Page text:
10. I think United should not have honored the tickets. This will just contribute to the next feeding frenzy when there’s an obvious mistake. It’s not technically stealing, since they did honor it, but I think there’s an enormous sense of entitlement out there, which is part of a dark side to the points and miles hobby.

    There’s a difference between a “deal” that companies offer, wanting to create opportunities in exchange for business – think a credit card signup bonus or a hotel promotion – and a “mistake” that the greedy and selfish pounce on, thinking the fact they happened to hear about it in time entitles them to an unintended free trip somewhere.

  11. Hawaii sounds great. I’m not sure I would’ve done that or booked a trip to visit my sister in Florida, which is already sort of in the plans. That might’ve sprung to mind first. 20 min is not very long to be mulling things over.
    I would not feel at all guilty about getting “an unintended free trip” from United. I’ve given them an unintended paid non-trip or two in my life, so turnabout is fair play if you ask me.
    How would a person find out about a mistake like this? There’s no way I’m checking flyertalk every 5 minutes of my life. I do follow a few people on twitter, but only check it on my computer, because if I got a beep on my phone every time you, Lucky or Amol tweeted something, I think I’d get sick of the beeping pretty quickly. Long before another mistake fare came along 🙂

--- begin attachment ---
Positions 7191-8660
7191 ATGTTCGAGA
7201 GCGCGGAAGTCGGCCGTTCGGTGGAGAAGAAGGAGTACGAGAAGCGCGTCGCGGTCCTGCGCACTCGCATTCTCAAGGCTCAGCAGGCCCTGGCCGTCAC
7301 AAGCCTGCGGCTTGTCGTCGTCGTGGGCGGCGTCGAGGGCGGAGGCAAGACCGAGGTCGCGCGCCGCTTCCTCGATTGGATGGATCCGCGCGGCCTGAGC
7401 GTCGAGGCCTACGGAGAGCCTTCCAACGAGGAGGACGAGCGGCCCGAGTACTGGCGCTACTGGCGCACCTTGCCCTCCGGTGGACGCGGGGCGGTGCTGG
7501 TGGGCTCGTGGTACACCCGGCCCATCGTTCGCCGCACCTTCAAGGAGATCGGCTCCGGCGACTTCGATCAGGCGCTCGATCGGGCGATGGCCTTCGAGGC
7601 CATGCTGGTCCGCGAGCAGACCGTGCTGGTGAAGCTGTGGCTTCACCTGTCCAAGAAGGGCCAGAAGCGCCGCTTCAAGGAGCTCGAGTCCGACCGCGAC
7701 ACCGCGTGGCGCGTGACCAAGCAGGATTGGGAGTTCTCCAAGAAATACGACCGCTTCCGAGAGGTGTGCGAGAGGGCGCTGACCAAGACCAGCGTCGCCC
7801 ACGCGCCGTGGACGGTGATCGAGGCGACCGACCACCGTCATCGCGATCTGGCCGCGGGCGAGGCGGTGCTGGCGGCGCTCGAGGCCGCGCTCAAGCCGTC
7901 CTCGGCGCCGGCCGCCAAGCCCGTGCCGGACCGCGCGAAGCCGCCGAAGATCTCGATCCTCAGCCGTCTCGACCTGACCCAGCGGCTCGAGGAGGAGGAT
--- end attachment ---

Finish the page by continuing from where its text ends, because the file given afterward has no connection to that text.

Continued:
12. I’d have bought tickets for Las Vegas & Hawaii and notified friends and relatives. It’s great PR on their part. They get to appear as sensitive and honorable. It’s not stealing if they put it out there. Grocery stores put out loss leaders to get you to into their stores. You better believe more people will peruse United’s website and may bring extra business.

  13. Seems to me if this deal only lasted some 20 minutes, some “holier than thou” type(s) did call United about UNITED’s pricing specials. I will assume all of these peoples’ FF miles were accumulated strictly through flights and none through other means. Getting FF miles for relatively free by getting and using credit cards, spends, survey completions, etc., using their reasoning, should be viewed as unethical also. Just as an FYI, I did not book any of the $10 R/T tickets.

  14. @RichA – No, the companies make those offers intentionally as part of their marketing strategy. Those are what are actually legitimate “deals,” and there’s nothing unethical about earning points in all the ways that the company offers and promotes. That’s the point of this and other blogs.